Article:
Three women confess to killing alleged blasphemer in Sialkot

Primary attacker Afshan who was a lecturer at a seminary connected to anti-Shia militant group LeJ

Muhammad Shehzad/afp April 21, 2017
Primary attacker Afshan who was a lecturer at a seminary connected to anti-Shia militant group LeJ. PHOTO: REUTERS

ISLAMABAD: Three young Pakistani women have confessed to killing a man accused of blasphemy, police said on Thursday.

The victim, Fazal Abbas Shah, was gunned down in what his family have called a 'sectarian hate crime'. Fazal was accused of blasphemy in 2004 and a case was registered against him. In the case, he was declared a proclaimed offender due to which he fled to Denmark.

Fazal Abbas, who was in his fifties and belonged to the minority Shia sect, returned earlier this year to fight the case and was granted bail, police official Saeed Hanjra told AFP.

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Two days ago, three suspects, Amna, Afshan and Rabia, entered the victim's house for spiritual healing and shot at the victim.

He was at his residence, in the Sialkot district of Punjab, when the three women, all in their twenties, arrived at the house, according to the victim's uncle Azhar Hussain Shamsi. Azhar said one of the women then launched the attack.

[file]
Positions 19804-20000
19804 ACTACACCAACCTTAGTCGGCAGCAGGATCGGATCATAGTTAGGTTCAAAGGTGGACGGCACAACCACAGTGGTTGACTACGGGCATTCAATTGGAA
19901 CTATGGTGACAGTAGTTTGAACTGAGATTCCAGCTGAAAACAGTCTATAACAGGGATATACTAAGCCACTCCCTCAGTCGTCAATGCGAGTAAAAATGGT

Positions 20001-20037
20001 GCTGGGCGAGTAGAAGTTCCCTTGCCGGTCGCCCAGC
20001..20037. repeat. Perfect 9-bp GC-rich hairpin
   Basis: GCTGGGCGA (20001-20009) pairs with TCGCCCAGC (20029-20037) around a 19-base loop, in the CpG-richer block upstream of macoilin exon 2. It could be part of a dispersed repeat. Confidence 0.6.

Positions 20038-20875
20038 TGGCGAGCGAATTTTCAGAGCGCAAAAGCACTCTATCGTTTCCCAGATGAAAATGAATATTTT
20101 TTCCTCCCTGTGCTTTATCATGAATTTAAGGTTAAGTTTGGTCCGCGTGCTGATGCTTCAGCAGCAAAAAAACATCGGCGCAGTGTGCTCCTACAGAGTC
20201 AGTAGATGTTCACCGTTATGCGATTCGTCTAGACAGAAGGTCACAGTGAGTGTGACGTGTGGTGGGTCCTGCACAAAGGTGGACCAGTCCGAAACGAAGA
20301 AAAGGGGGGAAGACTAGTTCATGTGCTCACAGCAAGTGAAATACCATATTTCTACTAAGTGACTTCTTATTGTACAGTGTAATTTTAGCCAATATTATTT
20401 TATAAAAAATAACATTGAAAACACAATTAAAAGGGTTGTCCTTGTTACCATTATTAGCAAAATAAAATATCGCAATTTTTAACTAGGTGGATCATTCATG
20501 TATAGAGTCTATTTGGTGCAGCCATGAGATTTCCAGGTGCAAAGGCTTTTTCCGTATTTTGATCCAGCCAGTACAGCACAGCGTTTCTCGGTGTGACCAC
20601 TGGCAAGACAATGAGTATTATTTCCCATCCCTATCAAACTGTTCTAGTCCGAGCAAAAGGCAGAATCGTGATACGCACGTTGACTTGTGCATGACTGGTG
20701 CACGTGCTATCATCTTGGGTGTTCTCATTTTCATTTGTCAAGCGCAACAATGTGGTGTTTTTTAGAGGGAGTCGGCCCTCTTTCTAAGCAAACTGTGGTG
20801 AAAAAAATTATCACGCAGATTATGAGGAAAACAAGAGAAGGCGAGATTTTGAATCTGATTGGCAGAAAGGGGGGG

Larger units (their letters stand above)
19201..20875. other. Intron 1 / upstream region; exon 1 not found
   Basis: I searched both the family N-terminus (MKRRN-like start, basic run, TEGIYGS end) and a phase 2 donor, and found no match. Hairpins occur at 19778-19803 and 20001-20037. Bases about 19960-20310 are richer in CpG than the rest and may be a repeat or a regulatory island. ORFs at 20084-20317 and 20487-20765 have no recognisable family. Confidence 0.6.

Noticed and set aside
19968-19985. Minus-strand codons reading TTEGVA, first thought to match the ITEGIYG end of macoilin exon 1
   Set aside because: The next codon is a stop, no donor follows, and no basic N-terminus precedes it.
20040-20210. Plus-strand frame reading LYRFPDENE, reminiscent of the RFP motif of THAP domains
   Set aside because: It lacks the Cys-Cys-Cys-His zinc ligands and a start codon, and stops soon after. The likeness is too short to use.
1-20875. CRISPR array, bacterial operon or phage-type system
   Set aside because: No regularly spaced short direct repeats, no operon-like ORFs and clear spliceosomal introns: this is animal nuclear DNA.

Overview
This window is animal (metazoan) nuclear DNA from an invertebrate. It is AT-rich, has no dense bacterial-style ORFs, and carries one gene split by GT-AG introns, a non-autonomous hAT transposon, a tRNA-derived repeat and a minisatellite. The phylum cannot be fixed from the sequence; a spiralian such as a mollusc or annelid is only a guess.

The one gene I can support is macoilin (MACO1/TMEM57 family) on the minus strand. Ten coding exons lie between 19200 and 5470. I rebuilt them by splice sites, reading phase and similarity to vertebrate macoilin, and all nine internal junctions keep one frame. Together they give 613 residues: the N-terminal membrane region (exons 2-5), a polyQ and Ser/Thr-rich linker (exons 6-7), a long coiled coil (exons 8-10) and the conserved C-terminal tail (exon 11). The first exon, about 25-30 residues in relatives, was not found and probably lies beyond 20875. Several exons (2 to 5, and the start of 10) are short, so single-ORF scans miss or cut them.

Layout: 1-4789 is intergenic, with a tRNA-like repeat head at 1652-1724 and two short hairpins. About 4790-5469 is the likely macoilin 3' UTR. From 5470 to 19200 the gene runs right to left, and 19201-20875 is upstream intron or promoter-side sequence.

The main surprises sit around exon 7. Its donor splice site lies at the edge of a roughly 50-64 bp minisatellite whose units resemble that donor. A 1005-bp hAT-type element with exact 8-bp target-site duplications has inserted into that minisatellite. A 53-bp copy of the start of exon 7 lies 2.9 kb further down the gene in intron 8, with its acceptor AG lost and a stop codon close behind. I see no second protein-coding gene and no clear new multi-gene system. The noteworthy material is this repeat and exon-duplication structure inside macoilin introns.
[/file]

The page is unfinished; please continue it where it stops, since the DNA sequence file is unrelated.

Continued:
"When Fazal was sitting with me she withdrew to the washroom to get her gun from her purse and on her return shot him from close range," said Shamsi.

He said that the attacker, whose name is Afshan, was known to the family and was a lecturer at a seminary connected to the anti-Shia militant group Lashkar-e-Jhangvi (LeJ).

Shamsi said his relative was the victim of a frivolous blasphemy case targeting him because he belongs to the minority Shia sect.

A second local police official Muhammad Farooq confirmed the incident and said the women had confessed and were in custody.

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A murder case has been registered against the accused and they have been sent on judicial remand to jail. Shafiq Dogar, who was a complainant in the case registered in 2004 has also been booked and arrested under section 109 of the Pakistan Penal Code.

The latest killing came in the wake of a government drive to prosecute blasphemy, a hugely sensitive charge in conservative Muslim Pakistan.

Unproven allegations have led to dozens of mob attacks or murders since 1990, though it is rare for women to carry out such attacks.


numbersnumbers | 4 years ago | Reply Would hope that someday ET writes about what legal punishments have (ever?) been given to those who have been charged with honour killings and blasphemy murders in Pakistan!
Raja | 4 years ago | Reply All religions teach humanity. It's the followers who forget and start taking things out of context. Salam (peace)@Daya Nand:
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